Maycomb is an old, sleepy southern town during the Great Depression. It is described as the kind of place in which rains turn the roads to red mud and "the courthouse sags in the square" (page 5). In other words, its buildings exist in a state of disrepair. It is often a hot place, where everything wilts and people have to move slowly. People aren't in a rush because, as Lee writes, "there is nowhere to go, nothing to buy and no money to buy it with" (page 6). Maycomb is an Alabama farm town in which most people have very little money, particularly during the Great Depression, and in which people know very little beyond the boundaries of the town.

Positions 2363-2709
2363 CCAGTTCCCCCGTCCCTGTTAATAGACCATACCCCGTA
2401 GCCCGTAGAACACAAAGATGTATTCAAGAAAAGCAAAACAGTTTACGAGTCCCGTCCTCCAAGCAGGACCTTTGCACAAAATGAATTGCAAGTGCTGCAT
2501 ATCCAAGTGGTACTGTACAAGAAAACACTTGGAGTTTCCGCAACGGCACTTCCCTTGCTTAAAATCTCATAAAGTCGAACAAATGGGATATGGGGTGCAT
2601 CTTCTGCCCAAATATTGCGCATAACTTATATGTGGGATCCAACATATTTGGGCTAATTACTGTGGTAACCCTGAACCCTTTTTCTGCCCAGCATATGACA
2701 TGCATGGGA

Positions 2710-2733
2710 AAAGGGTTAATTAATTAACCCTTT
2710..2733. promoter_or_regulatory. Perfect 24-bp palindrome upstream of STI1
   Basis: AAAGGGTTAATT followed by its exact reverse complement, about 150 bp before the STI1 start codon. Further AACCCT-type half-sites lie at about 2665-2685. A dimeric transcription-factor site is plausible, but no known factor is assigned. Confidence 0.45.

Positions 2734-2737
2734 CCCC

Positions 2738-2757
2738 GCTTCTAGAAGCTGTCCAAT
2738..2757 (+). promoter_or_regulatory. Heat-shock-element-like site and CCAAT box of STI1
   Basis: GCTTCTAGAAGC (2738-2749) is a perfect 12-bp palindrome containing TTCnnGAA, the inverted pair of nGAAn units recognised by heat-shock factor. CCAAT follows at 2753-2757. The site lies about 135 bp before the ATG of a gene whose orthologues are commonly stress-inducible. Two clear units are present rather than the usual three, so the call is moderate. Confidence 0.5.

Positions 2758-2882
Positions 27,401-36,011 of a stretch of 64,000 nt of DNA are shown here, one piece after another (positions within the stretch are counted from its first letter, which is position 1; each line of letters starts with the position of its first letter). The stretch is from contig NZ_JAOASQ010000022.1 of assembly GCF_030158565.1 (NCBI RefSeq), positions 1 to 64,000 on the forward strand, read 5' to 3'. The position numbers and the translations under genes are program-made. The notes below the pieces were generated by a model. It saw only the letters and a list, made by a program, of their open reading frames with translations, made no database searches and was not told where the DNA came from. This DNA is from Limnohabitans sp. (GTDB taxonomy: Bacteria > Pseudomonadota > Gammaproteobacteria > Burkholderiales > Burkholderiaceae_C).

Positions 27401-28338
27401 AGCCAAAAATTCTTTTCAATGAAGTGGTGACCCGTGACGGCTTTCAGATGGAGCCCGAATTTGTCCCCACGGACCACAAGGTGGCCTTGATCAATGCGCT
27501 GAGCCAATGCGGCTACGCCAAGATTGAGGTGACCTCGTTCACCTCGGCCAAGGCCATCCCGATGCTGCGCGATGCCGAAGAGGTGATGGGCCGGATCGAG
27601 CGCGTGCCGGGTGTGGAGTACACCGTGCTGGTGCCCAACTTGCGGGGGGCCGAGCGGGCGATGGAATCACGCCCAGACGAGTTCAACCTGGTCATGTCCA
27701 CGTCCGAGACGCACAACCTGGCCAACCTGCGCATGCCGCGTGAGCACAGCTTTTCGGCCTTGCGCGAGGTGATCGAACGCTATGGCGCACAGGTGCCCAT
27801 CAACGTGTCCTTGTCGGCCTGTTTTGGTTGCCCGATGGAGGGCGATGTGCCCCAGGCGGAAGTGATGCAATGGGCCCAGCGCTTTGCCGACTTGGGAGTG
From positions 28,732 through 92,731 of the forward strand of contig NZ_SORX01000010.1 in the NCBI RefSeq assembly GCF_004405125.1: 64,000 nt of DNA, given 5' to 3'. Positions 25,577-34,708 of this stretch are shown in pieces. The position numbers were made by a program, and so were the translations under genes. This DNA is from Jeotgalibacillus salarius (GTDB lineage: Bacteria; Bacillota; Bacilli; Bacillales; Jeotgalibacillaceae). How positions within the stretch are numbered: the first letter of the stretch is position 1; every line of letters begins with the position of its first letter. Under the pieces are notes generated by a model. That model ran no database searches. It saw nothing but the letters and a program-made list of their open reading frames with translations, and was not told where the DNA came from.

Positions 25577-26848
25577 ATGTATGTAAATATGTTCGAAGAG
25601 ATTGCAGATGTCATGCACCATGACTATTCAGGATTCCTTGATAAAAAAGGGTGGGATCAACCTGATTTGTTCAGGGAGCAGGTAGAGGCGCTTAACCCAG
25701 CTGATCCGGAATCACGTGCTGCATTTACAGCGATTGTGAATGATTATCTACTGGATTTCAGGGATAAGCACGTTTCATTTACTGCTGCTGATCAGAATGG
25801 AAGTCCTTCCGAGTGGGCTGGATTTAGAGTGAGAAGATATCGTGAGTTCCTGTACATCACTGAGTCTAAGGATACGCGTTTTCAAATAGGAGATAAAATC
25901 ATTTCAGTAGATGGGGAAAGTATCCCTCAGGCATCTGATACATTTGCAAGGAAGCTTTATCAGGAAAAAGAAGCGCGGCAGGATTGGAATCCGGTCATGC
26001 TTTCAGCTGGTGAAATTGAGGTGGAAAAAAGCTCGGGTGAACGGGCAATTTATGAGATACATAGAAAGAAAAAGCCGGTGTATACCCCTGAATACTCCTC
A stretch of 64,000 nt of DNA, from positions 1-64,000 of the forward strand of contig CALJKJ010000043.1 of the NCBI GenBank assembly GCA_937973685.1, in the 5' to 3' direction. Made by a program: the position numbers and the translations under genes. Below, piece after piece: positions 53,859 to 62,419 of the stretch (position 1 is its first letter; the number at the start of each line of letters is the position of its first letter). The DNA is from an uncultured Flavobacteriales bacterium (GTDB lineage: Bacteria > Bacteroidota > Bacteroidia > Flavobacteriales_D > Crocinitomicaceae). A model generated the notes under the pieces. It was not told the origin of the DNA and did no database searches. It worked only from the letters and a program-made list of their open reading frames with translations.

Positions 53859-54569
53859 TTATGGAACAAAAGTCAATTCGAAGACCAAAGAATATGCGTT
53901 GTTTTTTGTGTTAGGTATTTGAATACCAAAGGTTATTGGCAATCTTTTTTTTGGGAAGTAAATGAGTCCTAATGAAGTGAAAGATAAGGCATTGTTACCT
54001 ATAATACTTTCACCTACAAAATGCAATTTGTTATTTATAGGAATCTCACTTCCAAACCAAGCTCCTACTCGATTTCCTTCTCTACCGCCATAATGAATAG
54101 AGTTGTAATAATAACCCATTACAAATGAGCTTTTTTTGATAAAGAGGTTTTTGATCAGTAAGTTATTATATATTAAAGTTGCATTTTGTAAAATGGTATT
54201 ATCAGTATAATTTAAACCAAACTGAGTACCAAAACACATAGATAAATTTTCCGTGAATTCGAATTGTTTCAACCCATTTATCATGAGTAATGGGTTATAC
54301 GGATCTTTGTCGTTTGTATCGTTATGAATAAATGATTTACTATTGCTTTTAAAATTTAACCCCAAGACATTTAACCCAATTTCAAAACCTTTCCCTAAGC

In addition, it is a town in which everyone knows each other and each other's business. For example, everyone knows that the Ewells are a disgraceful family. It is also a town in which people often help each other; for example, during the fire at Miss Maudie's house, the men of the town help carry the furniture out of her house. Finally, it is a segregated town in which most white people subscribe to racist beliefs and in which a white woman's word--for example, that of Mayella Ewell--always counts more than that of a black man such as Tom Robinson.